Last Sunday, June 23, 2019, my paternal grandmother Dorothy died. She had spent two weeks in the loving and tender care of Hospice following a massive stroke. She was 93-years-old, which was, truth be told, a bit on the young side for her long-lived family. I was in the Holy Land during most of her time in Hospice, and thanks to the wonder of the internet, a FaceTime call put me in the room with her from halfway across the world. My father said that she visibly brightened when she heard my voice, though by that point she could not talk. She could barely squeeze a hand. I lit a candle for her in the “upper room” in the Old City, a peaceful place that beckoned prayer. The tears I shed for her watered the dusty ground of Jerusalem.
Today’s sabbatical notes are an example of what I often invite family members to do at the funerals of their loved ones. The Episcopal Burial Office does not include a eulogy. The rubrics (that is, the interstitial directions found in the various liturgies) allow for “a homily by the Celebrant, or a member of the family, or a friend.” As the Celebrant, I offer this homily at every funeral over which I preside. But before I preach, I offer time for one to three family members or friends to preface the homily with their memories.
During the planning process, when people express their desire to speak at the service, I counsel them to think of a single memory that expresses their relationships with their loved one who died. A wide-ranging biographical eulogy tells us what we already know about the person (which is really the responsibility of the obituary), but a personal remembrance can shine a light on the deep connection that we have with one another within the ever-weaving love of God. The funeral is a celebration of the Resurrection, which reminds us that our deceased loved ones are still woven into this love despite being gone from our sight.
Here is my remembrance for Dorothy Thomas, my grandmother.
I don’t have any milk and cookies memories of my grandmother. Unlike my cousins, I spent my childhood a long airplane ride away from where she lived in San Diego, California. She moved to North Carolina when I was in my teens, and I saw her a little more then, but still nowhere close to frequently. We went white-water rafting together once when she was in her late-70s, but that’s not the memory I’d like to share.
My remembrance is filled with deep gratitude for Dorothy Thomas. I’m not sure she ever knew how important she is for the trajectory of my adult life. Without her steadfast interest in my writing, this website, which is now eleven years old, would not exist. I would never have written my books. I would not have the web presence that convinced my mother-in-law in the days after I met her daughter that I really was a pastor (though, honestly, who would make that up to try to score a second date).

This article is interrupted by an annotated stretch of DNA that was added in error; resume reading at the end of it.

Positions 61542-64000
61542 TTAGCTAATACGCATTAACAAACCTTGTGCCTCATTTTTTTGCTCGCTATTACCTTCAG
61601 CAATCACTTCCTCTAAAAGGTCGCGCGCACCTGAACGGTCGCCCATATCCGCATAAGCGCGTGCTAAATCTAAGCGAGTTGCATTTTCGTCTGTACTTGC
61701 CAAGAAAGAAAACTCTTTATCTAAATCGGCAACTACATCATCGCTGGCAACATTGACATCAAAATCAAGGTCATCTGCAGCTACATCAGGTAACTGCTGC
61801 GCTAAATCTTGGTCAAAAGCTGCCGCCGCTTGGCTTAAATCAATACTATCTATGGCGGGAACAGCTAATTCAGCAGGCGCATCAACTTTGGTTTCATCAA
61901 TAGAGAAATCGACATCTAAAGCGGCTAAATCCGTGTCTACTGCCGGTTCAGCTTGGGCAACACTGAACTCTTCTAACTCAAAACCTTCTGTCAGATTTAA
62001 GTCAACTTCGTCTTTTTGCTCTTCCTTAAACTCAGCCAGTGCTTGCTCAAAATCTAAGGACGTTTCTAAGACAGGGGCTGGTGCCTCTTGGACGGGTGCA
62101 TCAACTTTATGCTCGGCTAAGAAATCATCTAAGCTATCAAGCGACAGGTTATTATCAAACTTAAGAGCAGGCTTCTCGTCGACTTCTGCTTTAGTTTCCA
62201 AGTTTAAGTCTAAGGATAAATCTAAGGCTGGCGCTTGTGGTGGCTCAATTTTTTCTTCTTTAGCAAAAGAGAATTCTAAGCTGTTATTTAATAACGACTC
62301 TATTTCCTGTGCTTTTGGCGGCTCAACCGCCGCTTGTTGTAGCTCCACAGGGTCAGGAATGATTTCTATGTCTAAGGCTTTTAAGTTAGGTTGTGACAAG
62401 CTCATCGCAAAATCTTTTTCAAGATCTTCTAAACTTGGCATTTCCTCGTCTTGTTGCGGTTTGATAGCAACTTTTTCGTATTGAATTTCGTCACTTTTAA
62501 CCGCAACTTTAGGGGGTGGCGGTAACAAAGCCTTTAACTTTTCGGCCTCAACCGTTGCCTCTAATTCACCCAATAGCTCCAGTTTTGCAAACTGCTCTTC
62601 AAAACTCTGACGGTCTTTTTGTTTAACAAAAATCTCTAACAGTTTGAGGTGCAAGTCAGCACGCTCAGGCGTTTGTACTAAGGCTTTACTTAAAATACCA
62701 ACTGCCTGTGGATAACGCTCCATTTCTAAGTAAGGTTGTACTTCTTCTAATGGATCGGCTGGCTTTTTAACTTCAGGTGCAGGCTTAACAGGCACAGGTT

WheretheWind.com has been a part of me since the week before I was ordained to the priesthood. And its all because of my grandmother Dorothy.
I started the site following seminary on the suggestion of my thesis advisor. A blog would do two things, he said: (1) keep you writing and (2) build you an audience, which is the only thing publishers look for these days. I knew I needed to keep writing; after all, writing is on the same list as breathing and eating for me. I need it to stay alive. I was less enthusiastic about the second reason, but that’s the way the game is played now. You could be the most brilliant undiscovered talent in the world, but if you don’t have a measurable following online, your manuscript will still go in the bin at the publishing house.
So what’s this have to do with my grandmother? Well, for the first year of WheretheWind.com, I was writing every week. Sometimes multiple times a week. I would stuff my missives into empty bottles and set them afloat on the vast ocean of the internet. And the void swallowed them with little to no response. After a few months, I considered shutting it down. What was the point of what by then felt like a glorified vanity project? I threw myself a little pity party (I’m good at those) and resolved to shutter WheretheWind.com as a failed experiment, killed by my lack of patience.
But I couldn’t do it. I couldn’t do it for one simple reason. My grandmother Dorothy read every word I put up on the blasted thing. By then she was having a hard time getting to church, so she considered my website to be her main connection to it. Through the power of the Holy Spirit, the words I wrote became for her the words of life – sustenance for her journey as they were for my own. She may have been my only constant reader, but she was more than enough. For those first few years, I wrote WheretheWind.com for my grandmother and for her alone.
Over a decade on, I wouldn’t say that WheretheWind.com has gone viral or anything, but it has faithful readers. It brought me to the attention of my publisher. It gave my mother-in-law something to find when she googled me. And it continues to be a source of meaning for my own journey in faith as a follower of Jesus Christ. And for all of this, I have one person to offer my gratitude, a person who blessed me with her steadfast commitment and unwavering love.
Thank you, Grandma. I love you very much. Rest in peace and rise in glory.